New Mexico is home to Merriam’s, Rio Grande and Gould’s turkeys. The Gould’s, the largest of the three birds, was first documented in the state in 1892. Photo by Chuck Schultz, New Mexico Wildlife magazine Spring 2017 Vol60, Num1, New Mexico Department of Game and Fish.

Gould’s wild turkey

Gould’s wild turkey in New Mexico

The wild turkey is a popular game bird throughout the United States, with their excellent eyesight and cautious behavior making for a challenging hunt. The excitement of calling in a tom or hearing the first gobble of the morning will create a lifelong memory.

Turkey hunting wasn’t always an attainable pursuit.

Wild turkey numbers dwindled throughout the early 20th century due to over-hunting and poor timber harvest practices, but with the establishment of wildlife hunting regulations, improved habitat management practices and trap-and-transplant efforts, turkey populations have increased substantially.

Above: New Mexico is home to Merriam’s, Rio Grande and Gould’s turkeys. The Gould’s, the largest of the three birds, was first documented in the state in 1892. Photo by Chuck Schultz.

Habitat management was critical to the recovery of wild turkeys due to their dependence on large trees for roosting, wooded areas for escape cover and mesic open areas for brood-rearing habitat.

There are six subspecies of wild turkey, and New Mexico is home to three: Merriam’s, Rio Grande and Gould’s.
The Merriam’s turkey is the most abundant subspecies, found in most mountain ranges in New Mexico. Rio Grande turkeys are common in several of the state’s river valleys.

The Gould’s turkey, however, is of particular conservation interest to the New Mexico Department of Game and Fish. The majority of its range is in Mexico, but it does extend into southern Arizona and New Mexico.

The Gould’s can be distinguished from other subspecies by its size – it’s the largest subspecies in North America – and the white tips on its tail feathers and tail rump coverts.

Preferred habitat types for this species are pine-oak forested canyons into adjacent piñyon-juniper grassland slopes and cottonwood-sycamore riparian habitats.

In New Mexico, the Gould’s inhabits southern Hidalgo County and occupies major canyons and adjacent foothills in the Peloncillo, Animas and San Luis Mountains, as well as along drainages leading into the middle Animas Valley.

The Gould’s turkey was first documented in New Mexico in 1892, after which there were limited records of sightings until the 1980s. A lack of information on the subspecies and its limited habitat range resulted in it being listed as State Threatened in 1975 under the New Mexico Wildlife Conservation Act.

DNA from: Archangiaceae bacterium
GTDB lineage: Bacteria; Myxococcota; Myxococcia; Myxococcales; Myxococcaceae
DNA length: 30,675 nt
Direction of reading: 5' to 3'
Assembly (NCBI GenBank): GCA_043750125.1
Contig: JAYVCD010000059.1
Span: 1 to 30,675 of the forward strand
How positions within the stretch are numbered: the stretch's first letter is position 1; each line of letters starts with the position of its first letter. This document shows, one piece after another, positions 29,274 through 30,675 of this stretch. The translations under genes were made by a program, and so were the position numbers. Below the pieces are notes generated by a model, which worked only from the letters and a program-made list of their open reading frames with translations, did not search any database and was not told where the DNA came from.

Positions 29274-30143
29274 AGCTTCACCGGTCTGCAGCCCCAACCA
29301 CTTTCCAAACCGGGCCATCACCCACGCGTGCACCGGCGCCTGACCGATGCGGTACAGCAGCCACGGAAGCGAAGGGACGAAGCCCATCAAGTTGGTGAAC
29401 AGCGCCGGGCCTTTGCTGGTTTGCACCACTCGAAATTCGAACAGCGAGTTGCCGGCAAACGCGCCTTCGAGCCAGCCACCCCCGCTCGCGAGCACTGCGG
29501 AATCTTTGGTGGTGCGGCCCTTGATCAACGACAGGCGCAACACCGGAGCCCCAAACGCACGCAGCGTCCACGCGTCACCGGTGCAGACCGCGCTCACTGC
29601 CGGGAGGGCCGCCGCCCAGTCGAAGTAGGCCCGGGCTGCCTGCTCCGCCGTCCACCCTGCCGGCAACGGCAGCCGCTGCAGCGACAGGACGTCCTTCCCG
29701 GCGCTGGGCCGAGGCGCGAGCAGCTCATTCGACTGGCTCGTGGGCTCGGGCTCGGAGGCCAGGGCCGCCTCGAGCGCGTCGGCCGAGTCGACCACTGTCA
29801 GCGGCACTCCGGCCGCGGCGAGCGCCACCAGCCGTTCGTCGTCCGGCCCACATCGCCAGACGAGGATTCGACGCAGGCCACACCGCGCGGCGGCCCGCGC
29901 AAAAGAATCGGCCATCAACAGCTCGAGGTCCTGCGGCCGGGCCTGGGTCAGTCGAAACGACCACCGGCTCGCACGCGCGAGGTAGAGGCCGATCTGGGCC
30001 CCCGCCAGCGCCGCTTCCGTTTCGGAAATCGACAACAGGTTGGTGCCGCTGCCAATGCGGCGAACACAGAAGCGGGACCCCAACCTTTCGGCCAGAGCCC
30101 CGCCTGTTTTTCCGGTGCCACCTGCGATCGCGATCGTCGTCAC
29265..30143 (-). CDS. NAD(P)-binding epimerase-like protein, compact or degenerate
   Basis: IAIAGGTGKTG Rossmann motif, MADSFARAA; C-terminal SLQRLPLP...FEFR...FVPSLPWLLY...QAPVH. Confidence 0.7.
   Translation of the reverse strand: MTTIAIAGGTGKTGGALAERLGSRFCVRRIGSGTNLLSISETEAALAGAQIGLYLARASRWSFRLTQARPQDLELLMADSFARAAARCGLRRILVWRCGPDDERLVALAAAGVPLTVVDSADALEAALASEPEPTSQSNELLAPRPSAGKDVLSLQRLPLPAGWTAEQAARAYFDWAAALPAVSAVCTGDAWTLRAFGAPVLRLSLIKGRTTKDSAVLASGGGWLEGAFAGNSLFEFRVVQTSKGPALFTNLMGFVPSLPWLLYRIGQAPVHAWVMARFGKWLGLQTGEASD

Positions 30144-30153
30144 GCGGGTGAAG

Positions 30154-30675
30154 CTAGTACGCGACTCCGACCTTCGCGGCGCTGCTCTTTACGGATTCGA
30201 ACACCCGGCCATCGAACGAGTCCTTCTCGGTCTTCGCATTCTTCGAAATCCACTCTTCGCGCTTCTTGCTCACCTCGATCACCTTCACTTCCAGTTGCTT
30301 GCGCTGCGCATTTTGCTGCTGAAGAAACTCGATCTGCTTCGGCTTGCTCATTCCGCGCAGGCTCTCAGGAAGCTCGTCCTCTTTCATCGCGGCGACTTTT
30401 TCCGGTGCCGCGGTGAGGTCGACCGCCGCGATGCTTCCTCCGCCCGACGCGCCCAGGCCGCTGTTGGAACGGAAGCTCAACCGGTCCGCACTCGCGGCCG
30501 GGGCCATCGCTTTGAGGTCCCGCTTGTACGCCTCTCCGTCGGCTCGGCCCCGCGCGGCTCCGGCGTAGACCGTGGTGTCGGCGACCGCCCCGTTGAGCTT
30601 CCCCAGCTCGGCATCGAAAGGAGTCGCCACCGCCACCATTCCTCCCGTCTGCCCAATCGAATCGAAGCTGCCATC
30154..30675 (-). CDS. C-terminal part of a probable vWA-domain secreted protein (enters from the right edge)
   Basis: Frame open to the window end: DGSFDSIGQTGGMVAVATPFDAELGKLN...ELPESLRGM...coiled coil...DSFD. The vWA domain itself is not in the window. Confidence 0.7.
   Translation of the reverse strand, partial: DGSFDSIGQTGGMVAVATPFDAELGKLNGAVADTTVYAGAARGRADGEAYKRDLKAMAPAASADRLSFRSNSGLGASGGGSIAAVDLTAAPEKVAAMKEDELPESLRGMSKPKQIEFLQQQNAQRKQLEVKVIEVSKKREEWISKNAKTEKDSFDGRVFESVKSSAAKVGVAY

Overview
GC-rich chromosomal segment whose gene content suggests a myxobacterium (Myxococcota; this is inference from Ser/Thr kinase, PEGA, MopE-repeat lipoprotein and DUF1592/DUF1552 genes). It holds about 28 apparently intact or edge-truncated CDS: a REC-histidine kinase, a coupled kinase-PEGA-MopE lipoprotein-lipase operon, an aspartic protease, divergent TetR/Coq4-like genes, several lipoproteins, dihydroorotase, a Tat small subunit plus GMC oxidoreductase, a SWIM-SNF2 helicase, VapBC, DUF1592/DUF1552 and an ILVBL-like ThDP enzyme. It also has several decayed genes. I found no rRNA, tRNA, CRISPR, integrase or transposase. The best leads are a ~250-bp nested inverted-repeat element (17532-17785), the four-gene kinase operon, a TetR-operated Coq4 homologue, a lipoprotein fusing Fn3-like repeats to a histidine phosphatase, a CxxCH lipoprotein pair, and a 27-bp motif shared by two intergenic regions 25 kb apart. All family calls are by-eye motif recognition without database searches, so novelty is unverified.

In 1982, researchers at New Mexico State University began gathering information on population status, life history requirements and habitat use. Based on the research, population estimates of Gould’s turkeys in the Peloncillo Mountains ranged from 12 to 75 birds in the 1980s and ’90s.

Less is known about their status in the Animas and San Luis Mountains because the areas are mostly private property, but a Game and Fish contractor surveyed these ranges about 20 years ago and estimated the population to be 50 to 100 birds within both ranges.

Following the university’s research, Game and Fish personnel began annual spring surveys in the Peloncillo Mountains to monitor population trends and determine a minimum population estimate.

Starting in 2006, surveyors began documenting roost use, recording the number of birds encountered and categorizing birds according to age and sex. The number of Gould’s detected during the survey has increased from 18 in 2006 to 95 in 2016.

The increase was supported by a translocation of turkeys when New Mexico, in an agreement with the Arizona Game and Fish Department, traded 40 pronghorn antelope for 60 Gould’s turkeys.

The 60 turkeys were moved from southeastern Arizona to the Peloncillo Mountains between 2014 and 2016, 27 of which were fitted with radio-backpacks. With this technology, researchers can monitor the turkeys and the data is providing information on dispersal and mortality rates.

Small turkey populations may be vulnerable to inbreeding and genetic drift, which can make them more susceptible to disease and may decrease their biological fitness. Increasing genetic diversity is important so populations are better able to survive future changes to climate, habitat and disease. Transplants provide wildlife biologists the opportunity to boost population numbers while enhancing genetic diversity.

Through population monitoring, habitat improvement and population augmentation, Game and Fish biologists were able to justify a limited hunt of Gould’s turkeys. Two licenses are offered annually, one as a raffle and one as an auction. Proceeds generated from the sale of the licenses fund habitat improvement projects and research efforts for the species.

One such project, in collaboration with funds from the National Wild Turkey Federation and U.S. Forest Service, involved reducing fuel loads around known turkey roost sites. This project reduced the risk of habitat loss due to wildfire and improved access to roost trees.

The goal to downlist Gould’s turkeys can best be accomplished by identifying and implementing a recovery strategy along with strong collaborations with federal agencies, nonprofit organizations and the public.

Habitat – areas in New Mexico offering the necessities for this bird to thrive – is limited, but with proper management biologists believe a stable population can be achieved.

For more information regarding the hunting of New Mexico’s  wild turkeys, see the NMDGF wild turkey page. 

For more about the limited hunt of Gould’s turkeys (two licenses offered annually, one as a raffle and one as an auction), see NMDGF’s Enhancement Licenses hunting page.

About Casey Cardinal

Casey Cardinal is the Turkey and Upland Game Biologist for the New Mexico Department of Game and Fish.